Shock and awe
campaign routs liberals
April 10, 2003
are no longer a threat to the nation. The new media have
defeated them with free speech - the very freedom these
fifth columnists hide behind whenever their speech gets
them in hot water with the American people. Today, the truth
is instantly available on the Internet, talk radio and Fox
News Channel. No wonder liberals accuse Matt Drudge of absurd
sodomic acts, call Rush Limbaugh a "big fat idiot,"
and say "really stupid people" watch Fox News
Channel - as anti-war actress Janeane Garofalo said between
assuring us that Saddam Hussein has no weapons of mass destruction.
After the Dixie Chicks' lead singer, Natalie Maines, informed
a concert hall on foreign soil that "just so you know,
we're ashamed the president of the United States is from
Texas," the New York Times reported that for several
days there was not "a ripple about the remark."
Then Matt Drudge posted it on his website. The Drudge Report
has been getting 11 million hits a day recently. In response
to the instant uproar, including radio boycotts and public
CD burnings, Maines was forced to issue a written apology
for the remark. Then Maines explained it was a "joke,"
which is only slightly less enraging than being told to
"chill out." At the Country Music Television awards
last Monday, the very mention of the Dixie Chicks prompted
Weeks after the Dixie Chicks imploded, Pearl Jam singer
Eddie Vedder showed he's still got a way with words by repeatedly
smashing a George W. Bush mask against the stage during
a concert. Predictable heckling and booing broke out - robust
even by Pearl Jam concert standards. Vedder asked in astonishment:
"You're booing the story, right? You're not booing
me?" Published claims that dozens of fans walked out
at this point seem dubious, since that would require Pearl
Jam's fan base to still number in the dozens.
Vedder continued with a rambling diatribe against the free
speech of his audience, during which he announced - in a
worldwide exclusive - that next year Americans will no longer
be allowed to speak. When someone yelled at him to shut
up, Vedder shouted down the dissenters with a microphone
and 50,000 amps, saying, "I don't know if you heard
about this thing called freedom of speech, man." This
qualified as one of the most profound public statements
ever punctuated with the term "man."
Soon, Vedder was backpedaling faster than a Dixie Chick:
"Just to clarify... we support the troops." To
prove it, he cited his short haircut: "How could we
not be for the military? I mean, look at this [expletive]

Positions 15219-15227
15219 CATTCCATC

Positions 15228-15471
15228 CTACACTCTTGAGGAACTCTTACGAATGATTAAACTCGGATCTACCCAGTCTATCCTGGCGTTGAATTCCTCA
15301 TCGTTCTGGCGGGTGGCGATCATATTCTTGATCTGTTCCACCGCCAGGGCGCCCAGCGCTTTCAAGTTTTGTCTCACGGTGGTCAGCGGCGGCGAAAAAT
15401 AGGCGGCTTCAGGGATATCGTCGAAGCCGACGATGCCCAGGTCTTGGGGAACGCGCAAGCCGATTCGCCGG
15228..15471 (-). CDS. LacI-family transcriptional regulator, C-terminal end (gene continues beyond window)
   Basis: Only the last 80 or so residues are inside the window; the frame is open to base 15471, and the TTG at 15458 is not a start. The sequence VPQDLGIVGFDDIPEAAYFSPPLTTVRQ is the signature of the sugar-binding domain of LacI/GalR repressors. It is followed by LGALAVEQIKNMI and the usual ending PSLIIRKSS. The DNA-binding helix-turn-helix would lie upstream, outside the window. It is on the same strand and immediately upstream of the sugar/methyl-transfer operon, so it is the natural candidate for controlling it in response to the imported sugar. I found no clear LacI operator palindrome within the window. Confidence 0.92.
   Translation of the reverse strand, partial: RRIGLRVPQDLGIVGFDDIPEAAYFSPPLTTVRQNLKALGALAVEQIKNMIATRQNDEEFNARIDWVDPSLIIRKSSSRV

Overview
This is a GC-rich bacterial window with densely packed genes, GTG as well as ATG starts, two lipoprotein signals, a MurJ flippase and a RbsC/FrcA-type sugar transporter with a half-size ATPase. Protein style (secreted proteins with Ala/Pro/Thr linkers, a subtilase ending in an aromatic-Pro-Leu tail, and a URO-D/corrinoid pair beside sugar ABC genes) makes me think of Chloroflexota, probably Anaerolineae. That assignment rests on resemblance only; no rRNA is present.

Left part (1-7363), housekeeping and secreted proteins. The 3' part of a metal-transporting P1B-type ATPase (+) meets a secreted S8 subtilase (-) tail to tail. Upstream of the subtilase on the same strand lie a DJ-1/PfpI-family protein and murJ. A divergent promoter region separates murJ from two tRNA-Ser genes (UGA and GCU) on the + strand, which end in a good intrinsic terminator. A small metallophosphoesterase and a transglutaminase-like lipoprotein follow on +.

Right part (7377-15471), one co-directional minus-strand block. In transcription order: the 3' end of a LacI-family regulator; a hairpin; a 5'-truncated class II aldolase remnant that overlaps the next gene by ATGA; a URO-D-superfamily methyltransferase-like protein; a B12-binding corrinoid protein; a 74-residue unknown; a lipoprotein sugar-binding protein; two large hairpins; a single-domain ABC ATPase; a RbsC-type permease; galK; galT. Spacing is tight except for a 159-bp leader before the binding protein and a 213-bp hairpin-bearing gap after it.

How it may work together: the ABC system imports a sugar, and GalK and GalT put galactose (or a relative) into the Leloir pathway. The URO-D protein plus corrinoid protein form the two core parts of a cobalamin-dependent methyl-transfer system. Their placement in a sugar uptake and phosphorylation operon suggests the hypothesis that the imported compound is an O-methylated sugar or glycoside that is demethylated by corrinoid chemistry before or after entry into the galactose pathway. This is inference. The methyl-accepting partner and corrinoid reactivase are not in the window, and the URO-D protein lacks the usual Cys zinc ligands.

haircut." Vedder said his remarks had been "misconstrued."
The band issued a statement saying Vedder was just talking
about "freedom of speech."
Also celebrating "free speech" recently was Columbia
University professor Nicholas De Genova. Speaking at a "teach-in"
a few weeks ago, he said patriots were white supremacists
and that the "only true heroes are those who find ways
that help defeat the U.S. military." Most charmingly,
De Genova said: "I personally would like to see a million
Mogadishus," referring to the dismembered bodies of
American servicemen being dragged through the streets of
Somalia in 1993. De Genova was given rousing applause from
the college audience when he said: "If we really [believe]
that this war is criminal ... then we have to believe in
the victory of the Iraqi people and the defeat of the U.S.
The speech by this esteemed member of our nation's higher
education system was followed by other Columbia professors,
such as Eric Foner, who tepidly took exception only to De
Genova's description of patriots as white supremacists.
(Has anything good ever come of a "teach-in"?
Even the promisingly titled "die-ins" always fail
The university initially responded to complaints about De
Genova by issuing the usual traitors' dodge: free speech!
But the uproar continued, eventually propelling the president
of the university, Lee Bollinger, to say that De Genova's
"million Mogadishus" comment "crosses the
Most auspiciously, Peter Arnett was fired from NBC for pinch-hitting
for Tariq Aziz, Saddam Hussein's minister of information.
Consider that Arnett has retailed propaganda for the Iraqi
regime about a "milk factory" being bombed by
the Americans in 1991 â€“ and that didn't get him
fired. He has bragged that he would allow American servicemen
rather than reveal enemy war plans he had acquired as a
journalist - that didn't get him fired. Arnett once falsely
reported that the U.S. military used poison gas on American
defectors - and then hid behind his producers' skirts when
CNN was forced to retract the report and fire the producers.
That didn't get him fired.
Like Columbia University, NBC initially tried to stand by
Tokyo Pete this time, issuing a statement that called his
reporting "outstanding" and saying simply that
his interview with Iraqi TV "was done as a professional
courtesy." By 7 o'clock the next morning, deluged with
thousands of e-mails demanding Arnett's head, NBC fired
Freedom of speech isn't working out so well for liberals
now that they aren't the only ones with a microphone. It's
not so much fun when the rabbit's got the gun.
Ann Coulter is host of AnnCoulter.org, a TownHall.com member
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©2003 Universal Press Syndicate